The year Brady Heslip began his career at Baylor, the Oscar for best picture was Rocky, gas was 76 cents a gallon and Jimmy Carter was president.
“I’ve been here for four years and played for three,” Heslip said Tuesday.
How is that possible? It feels like he’s been at Baylor for forever.
Not too much different than Bobby Hurley at Duke, Steve Alford at Indiana and Jacque Vaughn at Kansas. Their careers lasted only four years, but their legacies endure for at least 40.
“I don’t understand how that happens,” he said.
Here is how: It happens by staying, by winning, by being visible and by producing. Heslip fits all of those criteria.
Even in this one-and-done era of college basketball, there is still very much a place for guys like Heslip. He is a draw because you just know there will be no NBA in his future and because for some stupid reason we are all pretty sure we could have been him with only a few more hours shooting jumpers.
Is it because he is white? No doubt that plays a role.
It is, however, insulting to think this guy is a one-trick hoister or that college still can’t produce stars whose legacy primarily exists on the amateur level.
Heslip will never be a star playing pro ball in the United States, but in college he is the man. And he’s hard to forget.
One-and-doners that litter rosters from Kentucky to Kansas and Syracuse have established their roles. But it does not mean a guy like Heslip can’t play big-time power-conference college basketball and can’t be a star in his own right.
Heslip is in his final season at Baylor, which will play in another Sweet 16 Thursday night against No. 2 Wisconsin in the West Regional semifinals.
Anyone even remotely familiar with Baylor basketball can vividly recall the NCAA Tournament in 2012 when he ripped Colorado for nine 3-pointers in a second-round game.
He was in his first season at Baylor, one year removed from the required sit-out period after transferring from Boston College.
Since then, Baylor has had far more talented players — guys like Isaiah Austin, Cory Jefferson, Kenny Chery, Perry Jones III, Pierre Jackson — but Heslip has been a constant. He is always the little dude floating around the arc, waiting to throw a 3-point spear through the other team’s heart.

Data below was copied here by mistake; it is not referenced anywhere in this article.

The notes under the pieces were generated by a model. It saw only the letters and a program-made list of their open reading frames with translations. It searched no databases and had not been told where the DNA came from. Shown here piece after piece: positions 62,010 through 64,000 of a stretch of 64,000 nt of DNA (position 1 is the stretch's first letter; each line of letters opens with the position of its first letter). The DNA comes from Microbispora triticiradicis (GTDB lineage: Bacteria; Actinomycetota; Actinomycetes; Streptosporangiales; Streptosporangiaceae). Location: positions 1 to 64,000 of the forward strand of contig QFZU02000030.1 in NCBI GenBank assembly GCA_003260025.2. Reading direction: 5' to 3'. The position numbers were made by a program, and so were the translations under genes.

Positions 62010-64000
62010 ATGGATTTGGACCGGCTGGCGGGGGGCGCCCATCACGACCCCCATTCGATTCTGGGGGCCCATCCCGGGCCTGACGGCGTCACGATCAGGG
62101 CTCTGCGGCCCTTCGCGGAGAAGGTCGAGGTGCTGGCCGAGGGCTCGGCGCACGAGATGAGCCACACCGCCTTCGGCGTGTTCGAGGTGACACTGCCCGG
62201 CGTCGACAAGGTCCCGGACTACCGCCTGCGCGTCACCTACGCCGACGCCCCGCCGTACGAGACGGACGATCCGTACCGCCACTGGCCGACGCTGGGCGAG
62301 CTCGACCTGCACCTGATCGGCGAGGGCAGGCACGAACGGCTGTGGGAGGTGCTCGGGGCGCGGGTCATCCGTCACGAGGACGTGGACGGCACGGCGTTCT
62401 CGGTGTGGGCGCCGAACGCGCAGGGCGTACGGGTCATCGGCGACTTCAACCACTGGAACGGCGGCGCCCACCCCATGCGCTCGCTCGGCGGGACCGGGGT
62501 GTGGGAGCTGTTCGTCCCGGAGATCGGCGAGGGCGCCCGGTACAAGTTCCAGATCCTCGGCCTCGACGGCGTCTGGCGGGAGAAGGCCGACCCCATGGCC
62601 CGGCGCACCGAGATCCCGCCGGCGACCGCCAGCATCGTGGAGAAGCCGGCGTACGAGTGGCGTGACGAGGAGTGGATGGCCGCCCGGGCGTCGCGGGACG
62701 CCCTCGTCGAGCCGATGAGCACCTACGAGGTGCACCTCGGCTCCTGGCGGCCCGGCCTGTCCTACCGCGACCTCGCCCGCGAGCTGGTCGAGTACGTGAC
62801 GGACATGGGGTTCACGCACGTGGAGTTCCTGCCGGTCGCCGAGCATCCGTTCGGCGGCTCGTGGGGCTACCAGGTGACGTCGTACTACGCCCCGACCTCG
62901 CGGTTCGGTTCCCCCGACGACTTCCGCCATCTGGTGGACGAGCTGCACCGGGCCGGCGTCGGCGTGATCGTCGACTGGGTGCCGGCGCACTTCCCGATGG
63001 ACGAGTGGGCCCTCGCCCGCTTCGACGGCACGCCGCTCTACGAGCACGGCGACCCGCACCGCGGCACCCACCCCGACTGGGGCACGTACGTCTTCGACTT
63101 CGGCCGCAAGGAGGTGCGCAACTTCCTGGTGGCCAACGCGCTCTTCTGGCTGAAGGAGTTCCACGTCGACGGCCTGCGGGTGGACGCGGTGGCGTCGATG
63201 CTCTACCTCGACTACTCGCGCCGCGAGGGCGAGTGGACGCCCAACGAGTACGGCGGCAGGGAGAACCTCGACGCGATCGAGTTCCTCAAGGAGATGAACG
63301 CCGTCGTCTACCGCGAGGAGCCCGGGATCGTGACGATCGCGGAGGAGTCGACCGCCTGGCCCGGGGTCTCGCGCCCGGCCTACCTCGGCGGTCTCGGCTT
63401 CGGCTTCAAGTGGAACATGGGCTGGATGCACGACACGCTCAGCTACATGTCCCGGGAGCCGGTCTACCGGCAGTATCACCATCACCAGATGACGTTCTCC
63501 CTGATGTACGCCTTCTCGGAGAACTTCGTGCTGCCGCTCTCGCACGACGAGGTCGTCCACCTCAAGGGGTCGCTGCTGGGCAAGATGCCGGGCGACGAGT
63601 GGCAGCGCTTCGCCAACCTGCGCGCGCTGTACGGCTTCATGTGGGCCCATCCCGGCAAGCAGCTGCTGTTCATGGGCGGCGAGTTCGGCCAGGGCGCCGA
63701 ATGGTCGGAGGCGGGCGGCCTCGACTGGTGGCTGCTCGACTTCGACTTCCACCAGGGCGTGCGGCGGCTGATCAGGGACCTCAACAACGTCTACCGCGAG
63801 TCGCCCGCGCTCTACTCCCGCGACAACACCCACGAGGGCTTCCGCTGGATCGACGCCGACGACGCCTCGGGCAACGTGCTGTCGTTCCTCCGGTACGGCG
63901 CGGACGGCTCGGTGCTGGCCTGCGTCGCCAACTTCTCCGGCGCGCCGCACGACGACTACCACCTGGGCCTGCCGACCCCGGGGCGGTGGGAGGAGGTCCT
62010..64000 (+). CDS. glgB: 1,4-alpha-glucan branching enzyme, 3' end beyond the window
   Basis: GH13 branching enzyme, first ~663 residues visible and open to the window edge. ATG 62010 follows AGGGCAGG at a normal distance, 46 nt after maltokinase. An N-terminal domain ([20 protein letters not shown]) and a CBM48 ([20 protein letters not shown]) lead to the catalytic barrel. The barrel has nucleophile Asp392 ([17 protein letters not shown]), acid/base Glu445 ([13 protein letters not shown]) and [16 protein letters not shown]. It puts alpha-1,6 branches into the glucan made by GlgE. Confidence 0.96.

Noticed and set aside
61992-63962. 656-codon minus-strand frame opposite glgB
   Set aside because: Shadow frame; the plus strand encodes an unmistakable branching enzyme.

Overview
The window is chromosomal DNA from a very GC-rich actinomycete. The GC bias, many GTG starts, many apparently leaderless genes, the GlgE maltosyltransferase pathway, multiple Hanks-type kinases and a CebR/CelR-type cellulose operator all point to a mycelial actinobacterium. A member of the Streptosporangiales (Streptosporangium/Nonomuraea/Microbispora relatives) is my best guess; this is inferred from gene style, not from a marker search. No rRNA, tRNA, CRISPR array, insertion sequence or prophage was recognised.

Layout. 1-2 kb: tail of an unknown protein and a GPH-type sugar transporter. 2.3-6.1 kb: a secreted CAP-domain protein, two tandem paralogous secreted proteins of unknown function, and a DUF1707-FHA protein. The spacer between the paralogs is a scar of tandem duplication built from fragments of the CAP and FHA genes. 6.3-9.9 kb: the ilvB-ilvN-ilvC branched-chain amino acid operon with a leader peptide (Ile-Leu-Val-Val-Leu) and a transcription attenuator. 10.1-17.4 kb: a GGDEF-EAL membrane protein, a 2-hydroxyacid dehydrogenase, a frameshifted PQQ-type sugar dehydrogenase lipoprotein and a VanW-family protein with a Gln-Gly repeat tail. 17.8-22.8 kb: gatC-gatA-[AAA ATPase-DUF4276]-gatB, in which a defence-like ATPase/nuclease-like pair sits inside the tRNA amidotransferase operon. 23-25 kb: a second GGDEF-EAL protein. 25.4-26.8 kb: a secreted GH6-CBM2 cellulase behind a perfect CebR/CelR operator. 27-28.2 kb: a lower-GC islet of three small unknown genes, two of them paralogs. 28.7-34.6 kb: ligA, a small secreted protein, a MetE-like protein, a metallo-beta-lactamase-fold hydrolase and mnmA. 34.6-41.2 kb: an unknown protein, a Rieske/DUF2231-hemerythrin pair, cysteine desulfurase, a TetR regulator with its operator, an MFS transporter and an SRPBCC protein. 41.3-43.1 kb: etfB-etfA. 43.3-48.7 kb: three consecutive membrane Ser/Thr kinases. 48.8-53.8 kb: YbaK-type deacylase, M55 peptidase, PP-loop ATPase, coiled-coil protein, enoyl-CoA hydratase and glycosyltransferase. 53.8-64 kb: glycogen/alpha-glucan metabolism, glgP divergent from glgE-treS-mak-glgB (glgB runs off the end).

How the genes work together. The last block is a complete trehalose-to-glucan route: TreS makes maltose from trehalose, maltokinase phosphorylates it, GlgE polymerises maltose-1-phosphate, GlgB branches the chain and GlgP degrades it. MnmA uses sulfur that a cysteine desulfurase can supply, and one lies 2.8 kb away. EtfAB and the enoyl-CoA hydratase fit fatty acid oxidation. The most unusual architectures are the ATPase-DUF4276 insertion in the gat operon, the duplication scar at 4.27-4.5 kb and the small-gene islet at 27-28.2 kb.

He is one of those guys that, the moment he catches the ball, everyone in the building knows that the ball is going in. He is the guy floating around the perimeter, waiting to find just a tiny bit of air space to get that killer shot off.
When he started, he had space because no one knew him. It took only a few months before people realized that he does not miss the open shot.
“Teams know now, and they have been knowing, if they are going to leave me I am going to shoot it,” he said. “I pick my spots and use screens when I get my number called. Sometimes people fall asleep, and that is when I am able to get my shot off.”
In his first season, he averaged 7.3 shots, and 2.6 3-pointers per game. In his final season, he averages 7.8 shots, and 3.2 3-pointers per game.
Despite the increased visibility and attention from opposing coaches, the man knows how to get open. His average of 11.9 points per game is a career-best. Heslip doesn’t dunk and nearly all of his shots are from the perimeter, yet he converts at a 47 percent clip from 3-point range.
His only “problem” is that people view him as the little dude who just shoots. A member of the Canadian national team, he has leaned on NBA All-Star guard and fellow Canadian Steve Nash on how to be something beyond that guy who makes 3-pointers.
“He’s a hero of mine,” Heslip said.
Heslip is nowhere near the ball handler or penetrator Nash is, but he has become better at scoring in different ways.
“This summer, I worked on ball handling and scoring off the bounce,” he said. “I think I have added a good shot fake, along with that coming off screens and getting my shot off against more athletic players.
He has only a few more games before his college career is over and, when Baylor Nation reviews some its finest moments, they always include Brady Heslip.
After all, he’s been there for 40 years.